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I read with interest the report by Rehman et al. (1) evaluating the circulating levels of hepatocyte growth factor (HGF) and vascular endothelial growth factor (VEGF) in obese subjects. Although the investigators should be congratulated by their results on the study of HGF, I would like to underline some methodological concerns regarding the measurement of VEGF levels.
Serum VEGF is not a suitable indicator of circulating extracellular VEGF levels at the time of sampling; VEGF is stored in the α-granules of platelets and is released during blood clotting. As a consequence, VEGF level in the serum is several-fold higher than that in matched plasma samples (2,3). In plasma, platelet degranulation is minimized by adding anticoagulants to the blood samples; in particular, CTAD (citrate, theophylline, adenosine, dipyridamole) plasma is recommended for the measurement of circulating extracellular VEGF (4). The investigators (1) stated that “serum was separated after coagulation,” but they did not report the interval between venipuncture and separation of serum from blood cell; this interval should be standardized and declared. In serum, VEGF concentrations increase in a time-dependent manner (5). In a clinical situation, where blood samples are taken and left for variable times before processing, the contribution from the clotting process would make the measurement unreliable (5). Allowing the whole blood sample to clot for between 2 and 6 h before serum is collected reduces time-dependent, nonuniform release of VEGF (6). In addition, the researchers did not report the conditions of processing (centrifugal force and the length of centrifugation), which are relevant and should be standardized.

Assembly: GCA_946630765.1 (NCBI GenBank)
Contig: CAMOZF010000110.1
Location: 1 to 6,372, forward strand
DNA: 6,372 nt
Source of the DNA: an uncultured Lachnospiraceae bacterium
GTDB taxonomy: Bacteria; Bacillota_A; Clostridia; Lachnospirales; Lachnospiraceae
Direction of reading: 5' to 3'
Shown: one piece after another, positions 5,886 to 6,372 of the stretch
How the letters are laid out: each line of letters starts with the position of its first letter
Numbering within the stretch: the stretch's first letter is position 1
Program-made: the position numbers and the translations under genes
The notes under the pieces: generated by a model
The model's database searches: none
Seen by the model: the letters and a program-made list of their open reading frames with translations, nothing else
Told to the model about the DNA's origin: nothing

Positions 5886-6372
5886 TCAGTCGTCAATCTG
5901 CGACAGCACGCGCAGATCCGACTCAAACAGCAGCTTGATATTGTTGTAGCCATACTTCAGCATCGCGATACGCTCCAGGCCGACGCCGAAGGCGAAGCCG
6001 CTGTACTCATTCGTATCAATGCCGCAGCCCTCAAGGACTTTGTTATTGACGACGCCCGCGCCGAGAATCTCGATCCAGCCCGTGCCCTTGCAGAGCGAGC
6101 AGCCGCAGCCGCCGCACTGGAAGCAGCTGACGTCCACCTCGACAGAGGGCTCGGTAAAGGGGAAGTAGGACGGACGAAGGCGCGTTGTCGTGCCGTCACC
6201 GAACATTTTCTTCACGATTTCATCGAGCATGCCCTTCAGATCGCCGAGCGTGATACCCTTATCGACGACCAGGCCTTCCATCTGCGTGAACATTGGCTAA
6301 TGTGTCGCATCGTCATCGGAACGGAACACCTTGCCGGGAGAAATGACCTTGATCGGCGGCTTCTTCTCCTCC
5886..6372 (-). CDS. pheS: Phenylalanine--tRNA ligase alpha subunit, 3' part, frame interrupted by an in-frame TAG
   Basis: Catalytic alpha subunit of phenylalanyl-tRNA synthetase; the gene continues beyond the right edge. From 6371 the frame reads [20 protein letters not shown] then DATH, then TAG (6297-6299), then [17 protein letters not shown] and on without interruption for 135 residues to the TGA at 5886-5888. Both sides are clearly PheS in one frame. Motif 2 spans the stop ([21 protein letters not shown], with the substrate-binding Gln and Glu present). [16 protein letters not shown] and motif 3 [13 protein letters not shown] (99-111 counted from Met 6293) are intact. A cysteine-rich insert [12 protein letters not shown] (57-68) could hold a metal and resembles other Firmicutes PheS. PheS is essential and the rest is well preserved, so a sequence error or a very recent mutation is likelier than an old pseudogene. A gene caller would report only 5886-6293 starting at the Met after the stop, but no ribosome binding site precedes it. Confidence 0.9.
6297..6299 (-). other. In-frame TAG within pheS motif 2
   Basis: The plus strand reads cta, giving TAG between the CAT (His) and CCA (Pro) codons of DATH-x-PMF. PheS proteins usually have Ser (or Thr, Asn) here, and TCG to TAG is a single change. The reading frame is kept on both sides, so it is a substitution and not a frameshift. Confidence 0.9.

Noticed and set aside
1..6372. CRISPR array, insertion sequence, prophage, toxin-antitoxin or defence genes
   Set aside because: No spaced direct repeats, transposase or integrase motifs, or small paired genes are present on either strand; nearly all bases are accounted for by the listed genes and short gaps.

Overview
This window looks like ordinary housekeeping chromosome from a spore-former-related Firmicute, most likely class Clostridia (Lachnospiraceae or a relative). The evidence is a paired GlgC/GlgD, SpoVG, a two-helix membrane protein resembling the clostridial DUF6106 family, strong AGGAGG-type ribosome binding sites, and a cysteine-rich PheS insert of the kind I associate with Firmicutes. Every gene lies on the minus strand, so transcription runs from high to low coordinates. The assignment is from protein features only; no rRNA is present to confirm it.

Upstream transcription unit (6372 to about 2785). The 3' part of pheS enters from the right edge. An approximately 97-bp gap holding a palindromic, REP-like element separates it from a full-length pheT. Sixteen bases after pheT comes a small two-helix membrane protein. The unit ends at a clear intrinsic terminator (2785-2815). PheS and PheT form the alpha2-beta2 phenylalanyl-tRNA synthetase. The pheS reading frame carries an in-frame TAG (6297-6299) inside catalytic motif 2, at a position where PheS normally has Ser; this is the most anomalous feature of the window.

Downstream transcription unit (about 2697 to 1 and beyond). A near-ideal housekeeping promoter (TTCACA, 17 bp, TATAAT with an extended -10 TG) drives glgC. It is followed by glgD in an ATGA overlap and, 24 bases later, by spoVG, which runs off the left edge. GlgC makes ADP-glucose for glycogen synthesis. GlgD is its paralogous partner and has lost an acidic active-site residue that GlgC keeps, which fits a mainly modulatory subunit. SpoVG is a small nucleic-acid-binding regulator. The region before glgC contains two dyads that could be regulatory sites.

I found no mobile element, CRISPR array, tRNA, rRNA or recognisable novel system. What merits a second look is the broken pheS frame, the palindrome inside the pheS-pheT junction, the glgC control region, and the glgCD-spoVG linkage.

Finally, a direct correlation between platelet counts and serum VEGF has been described (6). When serum is used for the measurement of VEGF, it is advisable to correct the results for variations in platelet count and platelet size (3).
In conclusion, meticulous standardization of sampling is a mandatory step in studies on blood VEGF levels. The investigators’ conclusion that “serum VEGF levels were not significantly elevated in obese versus lean subjects” cannot be justified on the basis of the data presented.
- American College of Cardiology Foundation